Sandberg. Djojodihardjo. Davidsson. 289. Sound Vib.S. [3] E. Dover Publications.A. Master Thesis. John Wiley & Sons Ltd. [5] B. Stockholm. Aeronaut. J. Kuala Lumpur. 2011 K. Fung. REFERENCES [1] R.-A.L. Alaska. “Some experiments with stiffened plates under acoustic excitation”. 2004. Issue 3. Vol. “Introduction to aircraft aeroelasticity and loads”.H. 20-21 June 2007. “On the teaching of the principles of wing flexure/torsion flutter”.E.B. Eds. Rama Bhat.V. 2007. 2007. Vol. Fahy. Hancock.. 89. “Fundamentals of fluids-structure interaction”. Addison-Wesley Publishing Company. [8] H. “Unified BE-FE aerodynamic-acoustic-structure coupling scheme for acoustic effects on aeroelastic structures”. P. Bisplinghoff. Wright. [12] J. 1955. 1968. 117-132.C.L. 2006. J. R. Sound Vib. P. “Flutter suppression using active controls based on the concept of aerodynamic energy”. In G. Vol.R. “Aeroelasticity”. Nissim.IIUM Engineering Journal. “BEM-FEM fluid-structure coupling due to acoustic or structural loading disturbance”. Inc. Wright. “Aeroelastic flutter of a disk rotating in an unbounded acoustic medium”. [9] H. H.7. 1973. “Combined direct-adjoint approximations for large-scale design-oriented structural-acoustics finite-element analysis”. 431-436. 285-305. Ohayon.R. Halfman. paper ICAS 2008 7. [6] A. Wagner. J.J.J. 2. Proceedings of The International Forum on Aeroelasticity and Structural Dynamics. No. “Structural response to random acoustic excitation”. Coskuner. [7] H. University of Washington.5. Proceedings of Aerotech-II 2007 Conference on Aerospace Technology of XXI Century. US. B. 1968. R. 612-631. J. Djojodihardjo. [10] G. held at the Royal Institute of Technology (KTH). Wernberg. Anchorage. A. J. “An introduction to the theory of aeroelasticity”. Springer. Vol. A. Sandberg. New York. 1985. 1971. 18-20 June 2007. Raman. [2] Y. 7. Earthquake Engineering and Structural Dynamics.7. 12. Djojodihardjo. Vol. 2. H. [4] F. NOMENCLATURE C s Structural damping matrix - Ds Proportional structural damping matrix - K a Acoustic stiffness matrix - K s Structural stiffness matrix - M a Acoustic mass matrix - M s Structural mass matrix - Ras Structural-acoustic coupling matrix - p Vector of generalized pressures - q s Vector of generalized structural displacements - 7 . Rao. R. 14-19 September 2008. [13] L. Ashley. 2008. Cooper. paper IF-086. Yu et al. Computational aspects of structural acoustics and vibration. Simpson. 26th International Congress of the Aeronautical Sciences. Sweden. NASA TN D-6199. Jana. [11] G. “BE-FE coupling computational scheme for acoustic effects on aeroelastic structures”. Wee.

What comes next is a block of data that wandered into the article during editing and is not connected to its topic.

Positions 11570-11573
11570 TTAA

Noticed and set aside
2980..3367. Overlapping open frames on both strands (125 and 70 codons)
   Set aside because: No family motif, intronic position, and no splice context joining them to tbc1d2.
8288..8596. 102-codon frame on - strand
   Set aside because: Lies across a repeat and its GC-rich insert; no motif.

H. Vol. No. 12. Yu et al. 2. u Vector of generalized displacements-pressures - A Combined structural-acoustic mass matrix - B Combined structural-acoustic damping matrix - C Combined structural-acoustic stiffness matrix - D Strain displacement matrix - G Transformation matrix - I Identity matrix - Ik Moment inertia for flap kgm2 I Moment inertia for pitch kgm2 K Flap stiffness Nm/rad K Pitch stiffness Nm/rad L Lift N M Pitching moment Nm M Nondimensional pitch damping derivative - Nf Shape function of acoustic fluid Ns Shape function of wing structure V Freestream velocity m/s a Speed of sound m/s aw Two-dimensional lift curve slope - c Wing chord m m Mass per unit area kg/m2 ec Distance between aerodynamic centre with flexural axis m s Wing span m t Thickness of acoustic medium m xm Mass axis m xf Flexural axis m Greek letters Air density kg/m3 Flap degree of freedom - Pitch degree of freedom - 8 .IIUM Engineering Journal. 2011 K.